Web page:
Sarah Champion: Don’t legitimise violence against women – adopt the Nordic Model

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Today I am leading a debate in parliament on tackling the demand for commercial sexual exploitation. I will be arguing that the government should urgently extend the existing legislation against paying for sex in a public place to make it a criminal offence in all locations. At the same time, it is vital that people exploited through prostitution are not criminalised, but are instead supported to exit and access the services they need. As such, penalties for loitering and soliciting should be removed from the statute book.

We need to change how we think about prostitution. Let’s confront the fact that when we talk about prostitution, the term ‘free choice’ rarely, if ever, accurately describes a person’s path into the sex trade. Sometimes we are talking about girls who have not escaped their early life trauma: perhaps in and out of foster care; maybe groomed under the influence of drugs in their early teens; some who have been repeatedly raped and sexually assaulted throughout their lives. In my constituency, Rotherham, we have repeatedly seen girls groomed into sexual exploitation and unable to escape after their 18th birthday. For them, nothing changes at 18 so why, at this point, does society suddenly view them as consenting adults making a ‘choice’ about selling sex? It’s time to join the dots and recognise the clear links between child abuse, coercive control, trafficking, modern slavery and prostitution.

To those who argue that ‘sex workers’ should be given the same rights and protections as any workers, I say that prostitution is a form of violence against women and girls. When a person, almost always a man, pays for sex they are using their financial power to exploit the seller, usually women and girls. Let there be no doubt: paying someone to perform sex acts on you is abuse. Just as exchanging accommodation, employment, services or other goods in return for sex acts is sexual abuse. Women who are exploited through prostitution should be decriminalised and have access to the support and exiting services but pimps, brothel-owners and third party profiteers should never be legalised. They are exploiters.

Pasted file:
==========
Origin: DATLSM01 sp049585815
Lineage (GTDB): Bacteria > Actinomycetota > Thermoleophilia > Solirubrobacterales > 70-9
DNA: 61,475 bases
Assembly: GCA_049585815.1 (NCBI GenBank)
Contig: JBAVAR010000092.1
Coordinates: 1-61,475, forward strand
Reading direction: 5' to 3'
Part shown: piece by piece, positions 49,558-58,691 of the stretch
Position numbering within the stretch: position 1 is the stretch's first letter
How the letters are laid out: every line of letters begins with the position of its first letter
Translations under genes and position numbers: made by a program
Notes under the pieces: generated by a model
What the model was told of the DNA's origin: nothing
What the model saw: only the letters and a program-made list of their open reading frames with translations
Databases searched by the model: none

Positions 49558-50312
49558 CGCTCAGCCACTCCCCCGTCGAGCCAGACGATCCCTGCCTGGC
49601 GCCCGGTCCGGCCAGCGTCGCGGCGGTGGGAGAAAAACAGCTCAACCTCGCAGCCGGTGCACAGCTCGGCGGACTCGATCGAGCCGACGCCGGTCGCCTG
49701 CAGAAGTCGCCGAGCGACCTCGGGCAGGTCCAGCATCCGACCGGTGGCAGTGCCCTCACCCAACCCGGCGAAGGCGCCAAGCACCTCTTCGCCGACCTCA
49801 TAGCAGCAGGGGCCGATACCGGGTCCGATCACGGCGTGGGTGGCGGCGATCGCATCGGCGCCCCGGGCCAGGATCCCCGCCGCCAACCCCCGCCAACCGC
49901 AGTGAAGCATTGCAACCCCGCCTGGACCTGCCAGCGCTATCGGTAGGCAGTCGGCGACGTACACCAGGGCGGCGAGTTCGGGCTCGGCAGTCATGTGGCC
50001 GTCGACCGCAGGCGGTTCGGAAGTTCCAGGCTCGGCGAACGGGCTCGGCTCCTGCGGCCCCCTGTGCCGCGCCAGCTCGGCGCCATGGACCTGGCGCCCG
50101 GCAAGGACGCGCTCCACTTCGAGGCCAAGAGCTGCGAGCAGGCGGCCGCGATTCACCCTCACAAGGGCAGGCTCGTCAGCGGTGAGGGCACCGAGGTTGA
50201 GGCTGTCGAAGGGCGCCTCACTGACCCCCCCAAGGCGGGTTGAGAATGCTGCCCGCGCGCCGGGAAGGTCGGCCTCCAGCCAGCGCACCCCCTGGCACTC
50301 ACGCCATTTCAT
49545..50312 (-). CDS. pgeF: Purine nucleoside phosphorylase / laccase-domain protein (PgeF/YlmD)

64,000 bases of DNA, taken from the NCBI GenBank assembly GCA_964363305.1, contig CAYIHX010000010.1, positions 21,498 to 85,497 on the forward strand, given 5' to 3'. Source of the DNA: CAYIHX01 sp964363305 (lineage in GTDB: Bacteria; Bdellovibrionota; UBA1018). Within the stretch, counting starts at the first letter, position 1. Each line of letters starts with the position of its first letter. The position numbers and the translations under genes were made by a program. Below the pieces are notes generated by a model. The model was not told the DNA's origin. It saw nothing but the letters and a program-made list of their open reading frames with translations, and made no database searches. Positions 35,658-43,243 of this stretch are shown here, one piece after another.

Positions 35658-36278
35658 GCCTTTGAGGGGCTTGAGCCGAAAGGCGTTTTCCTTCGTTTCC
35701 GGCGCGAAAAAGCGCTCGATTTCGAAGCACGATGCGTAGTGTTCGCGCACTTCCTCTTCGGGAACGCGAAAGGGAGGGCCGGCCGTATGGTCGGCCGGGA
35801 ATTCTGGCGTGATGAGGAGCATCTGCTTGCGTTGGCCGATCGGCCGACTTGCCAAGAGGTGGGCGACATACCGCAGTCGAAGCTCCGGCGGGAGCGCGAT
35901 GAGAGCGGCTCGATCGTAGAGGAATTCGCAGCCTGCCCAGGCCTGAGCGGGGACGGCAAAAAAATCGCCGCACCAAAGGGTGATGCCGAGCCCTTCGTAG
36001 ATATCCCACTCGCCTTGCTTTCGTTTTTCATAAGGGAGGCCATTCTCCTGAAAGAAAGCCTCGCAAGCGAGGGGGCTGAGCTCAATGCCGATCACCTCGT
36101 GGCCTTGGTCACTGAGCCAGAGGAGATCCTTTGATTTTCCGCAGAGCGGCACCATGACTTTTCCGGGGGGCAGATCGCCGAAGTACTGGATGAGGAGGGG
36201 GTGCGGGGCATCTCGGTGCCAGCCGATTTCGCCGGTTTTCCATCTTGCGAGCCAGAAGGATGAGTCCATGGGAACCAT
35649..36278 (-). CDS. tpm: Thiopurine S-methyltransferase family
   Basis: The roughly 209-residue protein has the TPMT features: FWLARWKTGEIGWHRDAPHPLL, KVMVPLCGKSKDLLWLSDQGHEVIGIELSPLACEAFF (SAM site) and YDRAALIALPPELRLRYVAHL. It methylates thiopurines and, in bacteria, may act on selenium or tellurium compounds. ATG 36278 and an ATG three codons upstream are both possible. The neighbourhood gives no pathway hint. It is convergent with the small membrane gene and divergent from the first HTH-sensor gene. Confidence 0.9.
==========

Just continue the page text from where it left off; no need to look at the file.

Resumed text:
To those who argue that ‘sex work’ is an austerity issue, they are missing the broader picture. No woman should be forced to sell access to their body so that they can put food on the table. Let’s not normalise prostitution by excusing it with austerity. We should tackle demand by criminalising paying for sex, and we should also be supporting vulnerable women and girls to get access to the skills, jobs, housing, benefits and support they need to survive and flourish. It is simply wrong to argue that we cannot achieve both.

We urgently need to end this demand by adopting the Nordic Model or Sex Buyer Law. The law has so far been adopted by Sweden, Norway, France, the Republic of Ireland and Northern Ireland – so it is already in operation on UK soil. We now need to extend this legislation to the rest of the UK. In Sweden, the first country to adopt an end demand approach, the most recent study conducted on prevalence rates of men who pay for sex found that 0.8% of men in Sweden had paid for sex in the previous 12 months – the smallest proportion recorded in two decades and the lowest level in Europe. Crucially, public attitudes have changed. In 1996, 45% of women and 20% of men in Sweden supported criminalising paying for sex. By 2008, support for this legal principle had risen to 79% among women and 60% among men. That is the point of the law – it changes attitudes and prevents commercial sexual exploitation happening in the first place.

Some have argued that full decriminalisation of the sex trade would make women safer, but this is not true. Making pimping and brothel-keeping legal legitimises and facilitates sexual exploitation, something that can never be made ‘safe’. Legalising third party profiteering has been a disaster in countries that have tried it. Germany is now home to a chain of ‘mega-brothels’ – multi-story brothels in which dozens of women are exploited, and in the Netherlands researchers found that sex trafficking “thrives” in the legalised sector. Evidence from Sweden – where they have criminalised paying for sex and decriminalised selling sex – is that its laws reduces demand and makes countries more hostile destinations for traffickers.

It is time for the government to act to stop the exploitation of women and girls. We have a duty to act, not look away. Being abused is not a choice, but our seeming indifference to it is.

Sarah Champion is MP for Rotherham.

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